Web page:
Analyzing Gentrification Through the Lenses
Analyzing Gentrification Through the Lenses
Professor of Urban Affairs and Planning at Hunter College, Peter Kwong once said, “Living in this gentrification environment is much more difficult for residents. Actually, what they’re doing is killing the indigenous culture.” This process of gentrification that Kwong is referring to is defined as the purchasing and renovating of low-priced properties, usually by higher income individuals, in often deteriorated urban neighborhoods. The result is an influx of wealthier residents, and in effect, higher property prices. Gentrification applies to many different aspects of society, especially in urban communities. It is important to analyze the complex process of gentrification through several different lenses. For example, the effect of art and artists on how popular a neighborhood gets. Another significant perspective to consider is the social and cultural aspect. There are two different viewpoints on the effects of gentrification. On one end, the gentrifiers do not realize that they are causing racial tensions within the community, yet on the other end, older residents of gentrifying neighborhoods are objecting to this injustice. Moreover, gentrification also impacts the economics of a neighborhood. These impacts include both the positive and negative situations for their community. Lower-class residents are constantly being targeted by large city government corporations to relocate, however, along with these negative connotations, are benefits. Benefits that include a more lavish lifestyle which include the installation of boutiques, bookstores, coffee shops, and clubs. Gentrification also impacts economics on a larger scale when considering redevelopment projects. These projects are often managed by big name corporations who use gentrification to their aid when undergoing such businesses . The question of ethics also applies to the process of gentrification. An analysis of gentrification through an ethical perspective reveals the disagreements that exist over whether it should be tolerated. Some view it as unethical due to several negative consequences, such as displacement and outright racism. On the other hand, some see it as ethical because of the many benefits it brings, such as increased environmentally-friendly interests among the residents of a society.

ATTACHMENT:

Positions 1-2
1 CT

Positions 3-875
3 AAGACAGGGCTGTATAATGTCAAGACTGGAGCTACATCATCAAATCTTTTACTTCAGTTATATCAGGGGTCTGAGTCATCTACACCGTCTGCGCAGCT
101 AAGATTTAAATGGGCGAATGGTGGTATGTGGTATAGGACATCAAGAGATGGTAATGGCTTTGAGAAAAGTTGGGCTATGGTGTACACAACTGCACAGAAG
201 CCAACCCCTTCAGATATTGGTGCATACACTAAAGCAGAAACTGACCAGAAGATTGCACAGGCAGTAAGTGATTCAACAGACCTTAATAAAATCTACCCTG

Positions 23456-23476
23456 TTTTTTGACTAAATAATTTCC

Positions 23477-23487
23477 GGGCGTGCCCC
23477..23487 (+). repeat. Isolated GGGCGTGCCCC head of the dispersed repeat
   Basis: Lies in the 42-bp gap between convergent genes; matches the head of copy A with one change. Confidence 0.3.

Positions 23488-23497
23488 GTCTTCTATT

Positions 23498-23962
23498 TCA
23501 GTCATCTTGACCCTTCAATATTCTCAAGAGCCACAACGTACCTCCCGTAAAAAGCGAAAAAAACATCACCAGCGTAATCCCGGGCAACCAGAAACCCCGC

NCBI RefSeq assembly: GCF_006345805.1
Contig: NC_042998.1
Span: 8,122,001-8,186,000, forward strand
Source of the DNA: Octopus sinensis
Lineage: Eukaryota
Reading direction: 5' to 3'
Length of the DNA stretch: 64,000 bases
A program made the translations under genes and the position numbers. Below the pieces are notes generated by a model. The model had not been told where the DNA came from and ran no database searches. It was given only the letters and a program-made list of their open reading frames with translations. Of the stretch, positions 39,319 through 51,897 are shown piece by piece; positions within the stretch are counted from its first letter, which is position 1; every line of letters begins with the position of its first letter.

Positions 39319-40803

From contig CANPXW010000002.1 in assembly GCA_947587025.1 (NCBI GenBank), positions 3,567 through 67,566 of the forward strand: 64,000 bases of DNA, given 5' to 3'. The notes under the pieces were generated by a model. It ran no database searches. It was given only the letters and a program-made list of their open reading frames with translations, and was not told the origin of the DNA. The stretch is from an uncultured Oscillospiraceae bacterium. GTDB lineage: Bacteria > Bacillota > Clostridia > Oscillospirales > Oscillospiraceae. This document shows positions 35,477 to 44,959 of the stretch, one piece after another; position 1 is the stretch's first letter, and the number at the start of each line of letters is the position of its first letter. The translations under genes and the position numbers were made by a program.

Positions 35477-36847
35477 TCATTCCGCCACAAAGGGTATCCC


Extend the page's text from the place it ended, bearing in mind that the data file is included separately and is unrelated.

Here in New York City, one of the most attractive and gentrified neighborhoods is Chelsea, one of New York’s most important art districts. It is hugely populated with art galleries: there are over 200 today, and there were over 350 during Chelsea’s peak. It is hard to imagine this booming metropolis as what it once was: a land of abandoned railroads and refuse. An interesting project that was completed in Chelsea in 2013 was the Getty Station Sheep Station, which featured a playful scene of 25 sheep sculptures grazing in a fenced off grassy pasture, all made by artist Francois Xavier Lalanne. Why bring the countryside into the city? This project was actually masterminded by real estate developer Michael Shvo, in an attempt to create news and curiosity over the plot of land that he wanted to soon turn into a luxury residential tower. This clear public relations stunt shows the allure that art creates, and how it draws people into places they would have otherwise never thought to look. This is proven in many cases, such as when tourists visit famous museums like the Louvre in France, or the Metropolitan Museum in New York. Art is a magnet for tourists and the wealthy, who are interested in novelty or social awareness. By associating a new development with art, Shvo got every publication in the art world talking about his plot of land. A centerpiece of Chelsea and the Meatpacking District is the Highline, a raised city garden park that is also home to art installations and is neighbors with tall buildings painted with murals. The Highline, first opened in 2009, is a...
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